Venturini's "MAM" technique modifies the basic Widrow-Hoff update technique by adding a more rapid update at the beginning.

Suppose you want to estimate the value of a quantity x by looking at successive samples of it. Let your current estimate always be called x, and let a new sample be called x'. Then the regular Widrow-Hoff technique modifies x according to

x <- x + b(x'-x),

where b is called the "learning rate", 0 < b <= 1, and "<-" is the assignment symbol.

You can see that x is adjusted so as to bring it closer to x'. Usually b is quite small, like 0.2, so that the adjustment is conservative, i.e., a single sample does not affect x too much. Thus x changes slowly as samples are taken.

Now to Venturini. Suppose you are just beginning to get samples of x. And suppose that, initially, you have very little idea what x should be. You have to initialize x at some value, maybe a guess, and that value could be very different from the true value! The Widrow-Hoff technique will cause x to converge to the true value, but this may take quite some time. Venturini said, why not let the first values of x' influence x more strongly than they would under Widrow-Hoff.

To do this, the MAM technique uses *ordinary*
averaging for the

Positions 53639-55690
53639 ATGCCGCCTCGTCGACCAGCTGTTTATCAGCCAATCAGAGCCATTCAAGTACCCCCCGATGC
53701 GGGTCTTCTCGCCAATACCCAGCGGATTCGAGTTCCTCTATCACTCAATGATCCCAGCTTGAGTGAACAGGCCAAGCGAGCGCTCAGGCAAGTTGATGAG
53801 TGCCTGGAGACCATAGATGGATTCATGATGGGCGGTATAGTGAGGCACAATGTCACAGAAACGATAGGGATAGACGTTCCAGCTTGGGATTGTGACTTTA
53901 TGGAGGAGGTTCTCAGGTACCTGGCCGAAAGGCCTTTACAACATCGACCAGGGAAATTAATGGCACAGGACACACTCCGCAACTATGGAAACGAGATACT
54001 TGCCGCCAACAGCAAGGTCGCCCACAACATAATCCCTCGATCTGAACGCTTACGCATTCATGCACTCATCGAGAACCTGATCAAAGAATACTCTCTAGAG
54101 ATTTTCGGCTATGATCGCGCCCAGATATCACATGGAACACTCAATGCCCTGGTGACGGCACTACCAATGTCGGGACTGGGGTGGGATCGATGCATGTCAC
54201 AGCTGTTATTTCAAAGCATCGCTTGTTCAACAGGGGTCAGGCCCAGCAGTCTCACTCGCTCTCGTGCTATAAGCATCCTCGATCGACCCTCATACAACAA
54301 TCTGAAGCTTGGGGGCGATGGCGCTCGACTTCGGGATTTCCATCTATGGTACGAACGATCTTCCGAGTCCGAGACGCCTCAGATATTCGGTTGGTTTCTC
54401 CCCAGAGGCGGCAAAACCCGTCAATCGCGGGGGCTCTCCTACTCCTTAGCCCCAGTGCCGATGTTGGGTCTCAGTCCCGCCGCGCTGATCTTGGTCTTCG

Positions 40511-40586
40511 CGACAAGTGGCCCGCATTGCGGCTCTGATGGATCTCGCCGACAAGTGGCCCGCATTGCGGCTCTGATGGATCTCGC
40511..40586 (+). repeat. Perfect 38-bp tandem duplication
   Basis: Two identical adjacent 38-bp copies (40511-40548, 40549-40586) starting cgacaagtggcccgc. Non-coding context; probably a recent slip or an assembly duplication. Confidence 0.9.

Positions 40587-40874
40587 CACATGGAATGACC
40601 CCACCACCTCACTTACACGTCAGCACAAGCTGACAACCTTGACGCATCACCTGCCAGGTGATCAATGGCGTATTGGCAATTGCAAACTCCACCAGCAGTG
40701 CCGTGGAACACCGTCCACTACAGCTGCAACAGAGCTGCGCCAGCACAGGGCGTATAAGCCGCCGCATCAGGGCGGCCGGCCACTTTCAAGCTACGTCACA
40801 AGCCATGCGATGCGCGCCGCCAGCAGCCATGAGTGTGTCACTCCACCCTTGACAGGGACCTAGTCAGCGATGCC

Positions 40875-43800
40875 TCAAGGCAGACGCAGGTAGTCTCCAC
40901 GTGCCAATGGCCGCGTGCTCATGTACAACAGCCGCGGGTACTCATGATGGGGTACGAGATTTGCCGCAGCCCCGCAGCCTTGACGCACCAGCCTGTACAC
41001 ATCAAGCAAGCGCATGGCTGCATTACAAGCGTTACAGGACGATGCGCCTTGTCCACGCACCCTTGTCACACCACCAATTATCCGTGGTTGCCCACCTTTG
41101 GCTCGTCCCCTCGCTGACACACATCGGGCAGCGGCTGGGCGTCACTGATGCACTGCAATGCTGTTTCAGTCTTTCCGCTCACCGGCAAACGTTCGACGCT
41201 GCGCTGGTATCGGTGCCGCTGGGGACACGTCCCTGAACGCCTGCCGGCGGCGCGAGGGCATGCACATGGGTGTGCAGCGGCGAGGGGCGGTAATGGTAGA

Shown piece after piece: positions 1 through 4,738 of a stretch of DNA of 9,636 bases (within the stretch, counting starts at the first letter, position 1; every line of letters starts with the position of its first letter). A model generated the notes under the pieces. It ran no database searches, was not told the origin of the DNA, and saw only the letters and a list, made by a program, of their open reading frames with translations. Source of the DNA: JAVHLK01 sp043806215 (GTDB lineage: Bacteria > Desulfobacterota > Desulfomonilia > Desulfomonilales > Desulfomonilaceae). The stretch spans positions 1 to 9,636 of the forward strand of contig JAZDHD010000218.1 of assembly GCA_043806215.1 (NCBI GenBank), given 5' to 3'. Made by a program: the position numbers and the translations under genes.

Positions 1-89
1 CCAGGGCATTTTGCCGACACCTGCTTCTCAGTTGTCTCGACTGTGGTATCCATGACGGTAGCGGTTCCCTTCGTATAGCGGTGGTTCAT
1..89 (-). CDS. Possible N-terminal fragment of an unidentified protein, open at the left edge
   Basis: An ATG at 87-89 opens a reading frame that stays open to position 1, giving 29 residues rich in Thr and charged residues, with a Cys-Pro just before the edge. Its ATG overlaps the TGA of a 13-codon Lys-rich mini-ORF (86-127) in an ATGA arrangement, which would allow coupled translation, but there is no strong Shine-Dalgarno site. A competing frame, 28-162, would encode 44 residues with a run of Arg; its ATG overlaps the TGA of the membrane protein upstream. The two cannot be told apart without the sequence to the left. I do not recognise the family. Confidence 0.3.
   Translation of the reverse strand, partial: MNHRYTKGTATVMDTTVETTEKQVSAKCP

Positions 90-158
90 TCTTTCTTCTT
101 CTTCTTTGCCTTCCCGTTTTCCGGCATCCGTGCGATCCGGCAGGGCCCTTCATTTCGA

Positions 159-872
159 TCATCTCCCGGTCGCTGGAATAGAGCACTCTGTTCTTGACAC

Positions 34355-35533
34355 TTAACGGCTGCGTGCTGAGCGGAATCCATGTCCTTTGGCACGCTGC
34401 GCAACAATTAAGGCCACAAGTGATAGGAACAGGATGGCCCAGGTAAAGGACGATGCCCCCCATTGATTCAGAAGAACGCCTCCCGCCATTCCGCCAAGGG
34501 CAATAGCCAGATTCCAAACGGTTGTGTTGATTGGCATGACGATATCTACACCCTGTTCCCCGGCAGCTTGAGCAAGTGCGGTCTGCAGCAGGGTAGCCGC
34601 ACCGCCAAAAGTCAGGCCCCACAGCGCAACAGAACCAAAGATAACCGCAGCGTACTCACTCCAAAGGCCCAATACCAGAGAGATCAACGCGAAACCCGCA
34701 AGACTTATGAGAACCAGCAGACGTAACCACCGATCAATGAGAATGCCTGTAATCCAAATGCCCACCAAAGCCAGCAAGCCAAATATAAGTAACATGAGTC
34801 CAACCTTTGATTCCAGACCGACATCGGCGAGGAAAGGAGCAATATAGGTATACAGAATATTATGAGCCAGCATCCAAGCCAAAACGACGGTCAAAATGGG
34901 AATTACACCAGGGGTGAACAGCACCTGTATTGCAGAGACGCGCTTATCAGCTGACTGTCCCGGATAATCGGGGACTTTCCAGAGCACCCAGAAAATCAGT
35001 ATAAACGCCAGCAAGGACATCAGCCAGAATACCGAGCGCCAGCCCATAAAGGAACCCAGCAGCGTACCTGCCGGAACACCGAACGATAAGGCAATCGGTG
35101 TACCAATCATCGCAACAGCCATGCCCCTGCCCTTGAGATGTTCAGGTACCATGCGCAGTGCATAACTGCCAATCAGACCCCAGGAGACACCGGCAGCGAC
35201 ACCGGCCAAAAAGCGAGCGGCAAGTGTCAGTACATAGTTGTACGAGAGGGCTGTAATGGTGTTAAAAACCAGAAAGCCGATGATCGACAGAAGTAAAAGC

first N samples of x', where N is the largest integer less or equal
to 1/b. So if b = 0.2, N = 5. Now suppose the first 5 values
of x' are 7, 8, 6, 7, 8. Then the first 5 values of x are

7, (7+8)/2, (7+8+6)/3, (7+8+6+7)/4, (7+8+6+7+8)/5.

After the fifth sample, x = 36/5 = 7.2. It looks like the "true" value of x is near 7.2. But notice that x was close to 7.2 after the very first adjustment, independent of its initial value, which might have been, say, zero. So MAM is a good way to "start" the Widrow-Hoff process when you don't have a very good idea what the true value is. After N samples have been received, MAM switches to using regular Widrow-Hoff.

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Could you explain the "MAM" technique, giving an example?
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